Diabetes is a disorder caused by insufficient or absent production of the hormone insulin by the pancreas gland or by an increased resistance to the action of insulin by the body’s tissues. In this situation glucose in the bloodstream cannot be absorbed into the cells which require it for energy, nor into the liver and fat cells which require it for energy storage. Glucose therefore accumulates in the bloodstream leading to the cardinal symptoms of diabetes which include polydipsia (excess thirst), polyuria (passing large amounts of urine), weight loss, hunger and fatigue.
Diabetes is a potentially devastating illness that is constantly on the increase. Poorly controlled, it is the leading cause of blindness and amputations and it is a major cause of nervous system damage. Diabetics are four times more likely than others to develop stroke or heart disease. However, there’s much that can be done to alleviate the condition itself and to minimize complications.
There are two main types of diabetes: Type I which is more severe and sudden in onset, usually occurs in younger people and requires insulin to treat it; and Type II which comes on gradually and generally affects people over the age of 40. In the latter type, dietary adjustments, weight reduction and tablets are usually enough to keep the disorder under control.
A genetic predisposition is certainly present in diabetes, particularly in the Type II variety, although in this type, being overweight and enjoying a sugary, fat-loaded diet is usually the critical trigger factor in its development. ‘Latent’ diabetes can be revealed by other factors such as taking diuretic or steroid drugs, pregnancy and pancreatitis, an inflammation of the pancreas gland itself.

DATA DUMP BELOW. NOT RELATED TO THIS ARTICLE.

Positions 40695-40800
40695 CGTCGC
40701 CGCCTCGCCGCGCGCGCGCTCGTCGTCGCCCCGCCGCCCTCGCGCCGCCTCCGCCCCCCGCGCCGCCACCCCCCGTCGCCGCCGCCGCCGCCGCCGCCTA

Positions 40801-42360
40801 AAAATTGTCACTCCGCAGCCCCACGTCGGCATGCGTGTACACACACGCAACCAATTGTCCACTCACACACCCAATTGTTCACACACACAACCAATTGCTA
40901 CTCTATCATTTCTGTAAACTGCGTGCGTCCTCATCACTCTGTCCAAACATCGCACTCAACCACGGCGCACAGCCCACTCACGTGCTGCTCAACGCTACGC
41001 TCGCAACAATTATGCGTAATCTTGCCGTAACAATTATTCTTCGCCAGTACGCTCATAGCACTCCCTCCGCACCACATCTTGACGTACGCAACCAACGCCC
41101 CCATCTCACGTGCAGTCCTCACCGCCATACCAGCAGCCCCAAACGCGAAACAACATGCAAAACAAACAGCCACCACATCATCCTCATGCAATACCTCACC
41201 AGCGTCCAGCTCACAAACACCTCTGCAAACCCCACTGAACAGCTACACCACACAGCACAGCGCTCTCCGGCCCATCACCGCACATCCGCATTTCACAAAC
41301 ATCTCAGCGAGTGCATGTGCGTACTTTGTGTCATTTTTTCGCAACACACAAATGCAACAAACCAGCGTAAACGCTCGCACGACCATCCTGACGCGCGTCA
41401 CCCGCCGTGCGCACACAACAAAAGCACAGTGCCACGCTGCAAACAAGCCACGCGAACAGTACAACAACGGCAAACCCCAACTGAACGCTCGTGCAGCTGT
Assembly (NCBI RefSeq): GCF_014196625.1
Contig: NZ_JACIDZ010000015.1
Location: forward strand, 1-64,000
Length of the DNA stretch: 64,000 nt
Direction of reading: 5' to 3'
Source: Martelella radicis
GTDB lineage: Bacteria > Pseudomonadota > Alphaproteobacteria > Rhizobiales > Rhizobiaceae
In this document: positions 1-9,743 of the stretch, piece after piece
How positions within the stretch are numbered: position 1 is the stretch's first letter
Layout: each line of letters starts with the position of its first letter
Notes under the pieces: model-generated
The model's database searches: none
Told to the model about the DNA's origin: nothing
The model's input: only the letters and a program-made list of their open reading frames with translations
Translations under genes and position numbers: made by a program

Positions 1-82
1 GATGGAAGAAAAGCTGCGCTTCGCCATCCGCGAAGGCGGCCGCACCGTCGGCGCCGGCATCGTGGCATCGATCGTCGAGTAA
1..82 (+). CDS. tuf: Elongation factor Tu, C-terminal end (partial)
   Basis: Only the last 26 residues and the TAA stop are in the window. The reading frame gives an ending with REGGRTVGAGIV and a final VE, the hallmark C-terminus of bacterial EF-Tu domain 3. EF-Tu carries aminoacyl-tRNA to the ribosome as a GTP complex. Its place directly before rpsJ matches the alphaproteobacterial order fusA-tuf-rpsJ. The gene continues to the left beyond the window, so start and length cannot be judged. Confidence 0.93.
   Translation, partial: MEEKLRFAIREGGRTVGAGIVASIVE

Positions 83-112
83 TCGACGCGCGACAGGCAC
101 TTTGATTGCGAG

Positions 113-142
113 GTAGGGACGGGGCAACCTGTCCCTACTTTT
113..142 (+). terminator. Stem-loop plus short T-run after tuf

For every diabetic who already knows about their condition there is another who remains blissfully unaware that they are developing it. Symptoms may forewarn the person that something is wrong but in Type II diabetes, where the onset is gradual, that person may go for years living with high blood glucose without ever being treated for it. During this time, however, significant damage is being done to many of the cells and tissues of the body including the eyes, the heart, the kidneys and the nervous system. This is why heart attacks, strokes, blindness and kidney failure are all more common among diabetics. Routine and regular screening for glucose in the urine is therefore essential for everyone to detect diabetes early and prevent such long-term complications occurring. A good family doctor will be doing this anyway when any opportunity arises.
If glucose is detected in the urine, blood tests can confirm the presence of diabetes and its severity.
The aim of treatment is to keep blood glucose levels as near to normal as possible, to relieve symptoms and to prevent any long-term complications. The more the person can understand and looks after the disorder themselves, the better the treatment is likely to be. This requires keeping their weight under control, enjoying regular exercise, eating the right foods and balancing their blood sugar by use of medication.
Sarah writes content for Bio Balance a depression treatment centre in Ireland.